Auditory processing disorder

My Child Was Just Diagnosed With Auditory Processing Disorder. Now What?

By Lexi Walters Wright

81Found this helpful

Did you recently find out that your child has auditory processing disorder? You’re not alone—auditory processing disorder is more common than you may think. And researchers are learning more about it every day. Here are some steps you can take to help your child get the support she needs to thrive in school and in life.


Learn all you can about auditory processing disorder.

Get answers to common questions about auditory processing disorder—including why APD isn’t the same thing as being hard of hearing. Learn about different skills auditory processing disorder can impact. Find out how it can affect your child’s social life. And explore how the signs of auditory processing disorder can change as she gets older.


Investigate treatments and therapies for auditory processing disorder.

There are a number of treatment options for auditory processing disorder. Speech and language therapy can help kids improve how they perceive sounds and develop active listening skills. Educational therapy can help them develop strategies to work around obstacles.

You may also hear about auditory training therapy (sometimes called auditory integration therapy). While some parents choose to try this type of therapy, keep in mind that there isn’t a lot of research showing that it works.


Discuss supports and services for auditory processing disorder with the school.

Schedule a meeting with the school and provide any reports you may have from specialists. Even if the school has done its own evaluation, having an outside evaluation could help with IEP or 504 plan process. Talk about specific classroom accommodations that can help kids with auditory processing disorder. Assistive technology can also be helpful. For instance, special hearing devices that filter sounds can help some kids “tune out” distractions.


Teach your child to self-advocate.

It’s important to help your child develop the skills she needs to speak up for what she needs, both in and out of school. Help your child recognize her own strengths and challenges. Then discuss what self-advocacy can look like in grade school, middle school and high school.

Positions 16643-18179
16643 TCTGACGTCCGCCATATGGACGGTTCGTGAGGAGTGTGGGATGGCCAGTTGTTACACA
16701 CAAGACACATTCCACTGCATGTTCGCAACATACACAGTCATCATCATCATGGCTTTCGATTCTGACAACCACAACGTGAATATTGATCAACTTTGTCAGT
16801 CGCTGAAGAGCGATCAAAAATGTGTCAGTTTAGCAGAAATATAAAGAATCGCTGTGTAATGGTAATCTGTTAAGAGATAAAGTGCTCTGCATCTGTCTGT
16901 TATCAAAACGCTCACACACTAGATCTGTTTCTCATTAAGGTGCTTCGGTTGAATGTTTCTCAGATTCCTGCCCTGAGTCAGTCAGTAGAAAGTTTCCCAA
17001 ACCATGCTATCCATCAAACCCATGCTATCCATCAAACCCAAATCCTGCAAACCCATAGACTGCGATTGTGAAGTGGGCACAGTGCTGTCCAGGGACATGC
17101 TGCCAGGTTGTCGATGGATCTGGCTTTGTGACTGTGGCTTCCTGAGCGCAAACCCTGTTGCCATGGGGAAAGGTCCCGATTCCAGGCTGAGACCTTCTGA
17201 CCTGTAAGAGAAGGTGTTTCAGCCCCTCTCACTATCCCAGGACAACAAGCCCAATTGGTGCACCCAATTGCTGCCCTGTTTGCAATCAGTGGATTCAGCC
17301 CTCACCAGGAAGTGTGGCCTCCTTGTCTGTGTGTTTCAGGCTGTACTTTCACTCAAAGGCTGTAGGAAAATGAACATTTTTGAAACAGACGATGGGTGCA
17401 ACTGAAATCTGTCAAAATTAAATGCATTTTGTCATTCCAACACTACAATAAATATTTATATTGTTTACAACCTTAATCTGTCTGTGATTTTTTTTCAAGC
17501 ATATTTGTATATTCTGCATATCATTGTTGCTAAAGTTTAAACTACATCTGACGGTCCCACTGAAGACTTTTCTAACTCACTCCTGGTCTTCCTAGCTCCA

Understand the possible emotional impact.

Learning and attention issues like auditory processing disorder can also have an impact on your child’s emotions. In some cases, there’s even a higher risk for mental health issues when a child has a learning and attention issue. Know the signs of anxiety and depression. Don’t hesitate to reach out to your child’s doctor if you have any concerns.


Find ways to help your child with auditory processing disorder at home.

From keeping requests simple (“Put on your cleats now, please”) to creating a quiet homework station, there are lots of ways to help. Explore Tech Finder for apps to help kids who struggle with listening comprehension. You can also find hundreds of practical ideas for working through social and behavioral challenges in Parenting Coach.


Find auditory processing disorder support.

Visit your local Parent Training and Information Center (PTI) to learn about auditory processing disorder services near you. And consider joining our online community, where you can hear from parents who’ve been there. They can share tips and experiences that could make your journey easier.


Stay in touch with the school.

It’s important to keep in contact with your child’s teachers. This can help you stay on the same page about whether her supports and services are working. You may also want to explore questions to ask about the school’s reading instruction. Instruction that clearly teaches the systems of sounds, letters and grammar can be very helpful for kids with auditory processing disorder.

About the Author

Portrait of Lexi Walters Wright

Lexi Walters Wright is a veteran writer and editor who helps parents make more informed choices for their children and for themselves.

Reviewed by

Portrait of Bob Cunningham

Bob Cunningham, Ed.M., serves as advisor-in-residence on learning and attention issues for Understood.

Did you find this helpful?

What’s New on Understood